To me, it's exactly what's so great about the x365 and what it can and should be - a way to remember our connections with the different people in our lives, past and present. In recalling the people in our lives that impacted us, influenced us, and continue to influence us, it helps us understand who we are and how we got to where we are today Sometimes the recollections are warm and funny, sometimes sad and ugly. Ignoring the bad experiences of our past don't make them go away.

I applaud brain bubbles for the guts it takes to write from the heart about the truth, no matter how dark or ugly.

If you feel the same, perhaps you'd like to drop by brain bubbles' site and leave a message of encouragement. (p.s. Read her comments section.)

Tuesday, March 14, 2006

Odds 'n sods on a Tuesday night

I’ve been unmotivated, uninspired and in a funk for the last two weeks – the reason I haven’t posted anything recently. During this time, I’ve stopped and started several bits of writing, only getting a couple hundred words out before abandoning them. There are at least twenty of these files. I guess I’ll keep them on my hard drive along with all my other bits and pieces in hopes of being newly inspired at a later date.

A new discussion forum:
About a week ago, I signed up for a new discussion forum. It’s a spin-off from another board I visit. The original board doesn’t allow discussion of politics and religion and has a very specific focus. A valid and personal choice by the admin there.

The admin of the New Board is trying an experiment of sorts. His stated goal is to see if an ‘anything-goes’ board with few rules and minimal moderation that discusses politics, religion and whatever else the membership comes up with can survive without things ending in chaos and acrimony. His contention is that reasonable adults should be able to discuss things openly and intelligently on a discussion forum without resorting to heavy-handed moderation and censorship of certain topics. I suppose there is an implicit message that the original board IS heavy-handed – but, as I mentioned, the focus of the two boards is different. I don’t believe there is any intention of taking members away from the original board and there is the potential of many cross-over members and happy co-existence.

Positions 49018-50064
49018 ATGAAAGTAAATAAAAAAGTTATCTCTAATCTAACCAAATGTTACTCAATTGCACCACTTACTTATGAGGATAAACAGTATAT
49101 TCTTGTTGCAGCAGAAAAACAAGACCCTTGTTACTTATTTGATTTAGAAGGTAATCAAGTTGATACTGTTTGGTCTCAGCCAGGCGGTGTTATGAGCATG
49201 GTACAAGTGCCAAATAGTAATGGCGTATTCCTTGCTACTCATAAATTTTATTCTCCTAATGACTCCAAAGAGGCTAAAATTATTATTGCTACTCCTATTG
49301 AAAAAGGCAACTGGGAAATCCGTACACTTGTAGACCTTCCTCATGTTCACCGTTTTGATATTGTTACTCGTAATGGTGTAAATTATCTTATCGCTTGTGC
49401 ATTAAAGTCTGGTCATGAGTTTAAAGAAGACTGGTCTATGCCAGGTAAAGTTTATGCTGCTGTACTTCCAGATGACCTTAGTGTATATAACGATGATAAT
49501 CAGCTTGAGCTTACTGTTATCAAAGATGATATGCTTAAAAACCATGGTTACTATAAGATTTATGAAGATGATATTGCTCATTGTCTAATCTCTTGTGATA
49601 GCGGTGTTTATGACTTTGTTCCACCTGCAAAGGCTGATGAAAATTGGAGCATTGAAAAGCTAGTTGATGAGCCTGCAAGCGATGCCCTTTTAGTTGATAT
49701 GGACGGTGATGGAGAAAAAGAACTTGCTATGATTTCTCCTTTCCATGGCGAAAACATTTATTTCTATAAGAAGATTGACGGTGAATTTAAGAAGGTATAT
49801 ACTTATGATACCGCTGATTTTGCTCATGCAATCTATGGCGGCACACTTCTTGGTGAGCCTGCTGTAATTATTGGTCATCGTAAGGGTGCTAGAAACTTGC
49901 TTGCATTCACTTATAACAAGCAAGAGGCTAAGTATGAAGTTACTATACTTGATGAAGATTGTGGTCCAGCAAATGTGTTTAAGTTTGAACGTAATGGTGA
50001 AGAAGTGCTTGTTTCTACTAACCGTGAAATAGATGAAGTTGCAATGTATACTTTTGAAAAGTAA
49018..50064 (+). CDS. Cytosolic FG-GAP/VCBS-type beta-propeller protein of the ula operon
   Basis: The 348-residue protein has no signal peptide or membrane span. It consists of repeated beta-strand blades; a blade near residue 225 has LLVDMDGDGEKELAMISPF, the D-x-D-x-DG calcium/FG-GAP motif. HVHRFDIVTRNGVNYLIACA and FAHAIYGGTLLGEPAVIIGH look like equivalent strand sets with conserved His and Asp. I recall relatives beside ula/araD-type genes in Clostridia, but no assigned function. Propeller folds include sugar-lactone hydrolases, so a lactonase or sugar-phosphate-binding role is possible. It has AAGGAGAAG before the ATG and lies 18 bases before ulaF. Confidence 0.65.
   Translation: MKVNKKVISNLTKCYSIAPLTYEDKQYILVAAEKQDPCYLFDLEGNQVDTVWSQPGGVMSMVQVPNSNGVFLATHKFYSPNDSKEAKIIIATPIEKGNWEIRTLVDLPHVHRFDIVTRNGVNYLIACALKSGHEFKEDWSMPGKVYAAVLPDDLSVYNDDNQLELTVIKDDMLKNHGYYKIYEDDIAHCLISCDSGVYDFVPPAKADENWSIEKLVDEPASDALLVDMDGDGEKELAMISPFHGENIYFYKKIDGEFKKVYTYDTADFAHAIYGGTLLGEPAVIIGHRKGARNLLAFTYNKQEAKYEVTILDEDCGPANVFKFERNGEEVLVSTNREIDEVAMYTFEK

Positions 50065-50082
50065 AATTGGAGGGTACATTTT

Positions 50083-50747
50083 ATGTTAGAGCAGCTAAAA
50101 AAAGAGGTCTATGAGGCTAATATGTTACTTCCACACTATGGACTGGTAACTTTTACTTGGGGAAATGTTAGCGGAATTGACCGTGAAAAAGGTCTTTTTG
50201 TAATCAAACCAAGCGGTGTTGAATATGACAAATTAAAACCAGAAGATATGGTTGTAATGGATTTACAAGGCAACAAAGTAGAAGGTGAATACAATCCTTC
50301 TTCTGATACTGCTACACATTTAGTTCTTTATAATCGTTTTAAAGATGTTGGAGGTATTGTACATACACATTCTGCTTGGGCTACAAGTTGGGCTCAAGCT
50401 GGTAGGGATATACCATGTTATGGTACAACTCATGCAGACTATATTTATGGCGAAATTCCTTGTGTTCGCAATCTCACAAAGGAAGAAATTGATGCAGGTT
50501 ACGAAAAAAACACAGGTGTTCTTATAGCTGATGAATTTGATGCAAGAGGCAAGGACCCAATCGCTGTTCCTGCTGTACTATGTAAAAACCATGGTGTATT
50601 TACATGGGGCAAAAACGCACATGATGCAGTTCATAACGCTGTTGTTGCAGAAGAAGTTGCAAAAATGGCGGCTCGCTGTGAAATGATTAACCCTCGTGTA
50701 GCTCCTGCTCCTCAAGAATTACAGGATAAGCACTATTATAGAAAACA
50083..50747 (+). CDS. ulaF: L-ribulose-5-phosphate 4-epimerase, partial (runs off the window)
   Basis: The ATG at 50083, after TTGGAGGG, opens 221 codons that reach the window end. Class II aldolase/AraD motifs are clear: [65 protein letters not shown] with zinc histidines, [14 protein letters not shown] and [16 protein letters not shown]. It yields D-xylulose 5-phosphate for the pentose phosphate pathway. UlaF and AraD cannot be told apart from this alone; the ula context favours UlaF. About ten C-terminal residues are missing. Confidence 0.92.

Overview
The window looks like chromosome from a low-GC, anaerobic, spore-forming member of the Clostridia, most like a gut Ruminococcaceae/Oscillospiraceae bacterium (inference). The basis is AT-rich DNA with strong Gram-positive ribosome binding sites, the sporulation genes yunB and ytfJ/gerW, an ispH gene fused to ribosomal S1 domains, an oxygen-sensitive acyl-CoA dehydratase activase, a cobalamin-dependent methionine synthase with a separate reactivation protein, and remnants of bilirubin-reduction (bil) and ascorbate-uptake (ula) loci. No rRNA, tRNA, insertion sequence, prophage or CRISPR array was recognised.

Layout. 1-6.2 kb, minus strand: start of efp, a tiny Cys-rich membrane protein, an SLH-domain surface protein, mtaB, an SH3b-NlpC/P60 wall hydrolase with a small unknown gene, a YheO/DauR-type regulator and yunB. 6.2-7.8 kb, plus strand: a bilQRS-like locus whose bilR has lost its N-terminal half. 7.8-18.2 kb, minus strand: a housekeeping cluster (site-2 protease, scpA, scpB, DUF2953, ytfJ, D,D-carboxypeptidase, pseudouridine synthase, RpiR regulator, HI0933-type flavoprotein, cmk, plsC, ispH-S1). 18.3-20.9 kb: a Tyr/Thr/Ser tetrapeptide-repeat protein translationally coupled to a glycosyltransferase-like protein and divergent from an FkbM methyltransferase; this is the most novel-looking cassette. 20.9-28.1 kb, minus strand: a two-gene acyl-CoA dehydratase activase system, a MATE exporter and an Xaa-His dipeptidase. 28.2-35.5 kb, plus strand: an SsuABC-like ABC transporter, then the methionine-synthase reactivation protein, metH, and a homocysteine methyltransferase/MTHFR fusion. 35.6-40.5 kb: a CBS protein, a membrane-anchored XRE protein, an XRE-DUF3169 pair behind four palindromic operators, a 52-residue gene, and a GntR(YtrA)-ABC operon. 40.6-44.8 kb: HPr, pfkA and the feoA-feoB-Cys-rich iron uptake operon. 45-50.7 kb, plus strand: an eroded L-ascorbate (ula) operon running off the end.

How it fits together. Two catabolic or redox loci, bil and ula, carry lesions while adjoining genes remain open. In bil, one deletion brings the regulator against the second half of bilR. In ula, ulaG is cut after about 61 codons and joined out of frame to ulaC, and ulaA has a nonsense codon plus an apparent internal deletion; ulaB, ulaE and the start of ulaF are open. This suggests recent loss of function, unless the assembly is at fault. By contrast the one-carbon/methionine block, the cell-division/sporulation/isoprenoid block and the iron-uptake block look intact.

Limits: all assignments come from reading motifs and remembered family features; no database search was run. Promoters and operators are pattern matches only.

When he initially told me his plans, I asked him if he was ready for the aggravation and stress, then wished him luck.

Well, he’s had aggravation aplenty. Things started out fairly well – some serious threads, some not-so-serious threads, some silliness and banter. On the whole, the atmosphere was good-natured and friendly. Who knew things could change so abruptly.

For reasons he alone knows, a certain member from the original site signed up and decided (putting it mildly), to crap all over the new board. He has taken issue with the new board’s admin – a carry-over from disagreements on the former board, I suppose. He’s posted in almost every available thread, insulting everyone, posting obnoxious graphics and detritus worthy of a bathroom-humour-obsessed thirteen year-old. In a bizarre twist of goodness knows what kind of rationale, he did a complete turnaround and made a few intelligent and coherent posts, only to go back to posting insults. I think everyone has whiplash from the abrupt mood changes. If I didn’t know better, I’d think he has a personality disorder and forgot his meds - either that or he has an evil twin posting with his password.

This sort of spam posting goes on all the time on various message boards, so I’m neither shocked nor surprised by the content. What I’m surprised at is that it’s coming from this particular person. It’s puzzling. This same person, on the original discussion forum, comes across as mature and reasonably intelligent. So how can a previously mature adult be so incensed/angry/annoyed/ that he becomes all but irrational and juvenile in another forum? Maybe I’m mistaken and have it backwards. Perhaps the irrational juvenile is the real person and the mature adult is the fake persona.

Further thoughts on doing Dan’s x 365: